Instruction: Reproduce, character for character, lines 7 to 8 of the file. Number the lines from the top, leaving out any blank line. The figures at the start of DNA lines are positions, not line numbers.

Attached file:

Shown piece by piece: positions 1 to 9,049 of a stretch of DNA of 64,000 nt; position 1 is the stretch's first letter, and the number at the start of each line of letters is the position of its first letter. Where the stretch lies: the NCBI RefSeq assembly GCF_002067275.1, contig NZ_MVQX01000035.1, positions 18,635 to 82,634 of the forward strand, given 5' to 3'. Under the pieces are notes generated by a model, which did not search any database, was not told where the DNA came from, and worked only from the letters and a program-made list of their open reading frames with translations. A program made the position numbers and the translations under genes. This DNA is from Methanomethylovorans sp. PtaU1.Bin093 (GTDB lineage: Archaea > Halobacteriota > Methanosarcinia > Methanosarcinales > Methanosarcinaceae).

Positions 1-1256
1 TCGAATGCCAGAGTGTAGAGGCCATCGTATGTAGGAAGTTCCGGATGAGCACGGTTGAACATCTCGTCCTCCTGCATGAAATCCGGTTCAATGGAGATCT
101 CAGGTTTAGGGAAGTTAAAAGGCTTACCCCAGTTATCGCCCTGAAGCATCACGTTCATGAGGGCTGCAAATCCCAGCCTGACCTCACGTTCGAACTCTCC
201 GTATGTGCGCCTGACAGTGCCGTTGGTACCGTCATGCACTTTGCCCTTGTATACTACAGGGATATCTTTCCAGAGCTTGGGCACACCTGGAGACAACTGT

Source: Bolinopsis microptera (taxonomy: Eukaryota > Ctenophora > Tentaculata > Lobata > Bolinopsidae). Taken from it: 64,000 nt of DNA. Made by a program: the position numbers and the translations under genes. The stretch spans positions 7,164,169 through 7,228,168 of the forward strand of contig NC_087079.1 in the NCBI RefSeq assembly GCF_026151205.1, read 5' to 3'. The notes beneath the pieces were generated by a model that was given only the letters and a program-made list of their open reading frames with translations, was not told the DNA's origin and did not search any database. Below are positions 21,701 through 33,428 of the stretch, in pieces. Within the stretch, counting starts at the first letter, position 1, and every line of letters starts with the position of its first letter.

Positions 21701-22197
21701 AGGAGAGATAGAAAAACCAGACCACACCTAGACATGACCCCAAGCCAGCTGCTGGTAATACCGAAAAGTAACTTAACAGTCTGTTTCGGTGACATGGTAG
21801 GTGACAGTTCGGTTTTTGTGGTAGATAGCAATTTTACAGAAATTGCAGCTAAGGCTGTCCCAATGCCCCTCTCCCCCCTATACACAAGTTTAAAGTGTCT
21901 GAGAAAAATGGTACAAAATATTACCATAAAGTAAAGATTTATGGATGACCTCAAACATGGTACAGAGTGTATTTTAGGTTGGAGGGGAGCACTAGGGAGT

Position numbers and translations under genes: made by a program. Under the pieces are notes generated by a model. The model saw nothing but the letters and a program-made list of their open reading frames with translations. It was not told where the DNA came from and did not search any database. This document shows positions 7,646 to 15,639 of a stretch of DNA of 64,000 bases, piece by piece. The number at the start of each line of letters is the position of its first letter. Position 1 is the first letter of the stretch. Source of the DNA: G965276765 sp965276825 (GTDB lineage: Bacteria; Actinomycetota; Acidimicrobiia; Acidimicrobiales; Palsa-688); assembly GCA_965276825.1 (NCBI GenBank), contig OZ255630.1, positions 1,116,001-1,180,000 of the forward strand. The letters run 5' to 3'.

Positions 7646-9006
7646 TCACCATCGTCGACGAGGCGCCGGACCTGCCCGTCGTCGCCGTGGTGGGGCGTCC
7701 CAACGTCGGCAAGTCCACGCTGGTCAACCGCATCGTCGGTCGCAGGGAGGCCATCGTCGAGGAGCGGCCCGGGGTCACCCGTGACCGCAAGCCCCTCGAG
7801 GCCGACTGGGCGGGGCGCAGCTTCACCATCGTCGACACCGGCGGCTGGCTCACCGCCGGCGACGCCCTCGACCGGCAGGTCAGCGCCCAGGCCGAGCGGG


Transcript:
Positions 21701-22197
21701 AGGAGAGATAGAAAAACCAGACCACACCTAGACATGACCCCAAGCCAGCTGCTGGTAATACCGAAAAGTAACTTAACAGTCTGTTTCGGTGACATGGTAG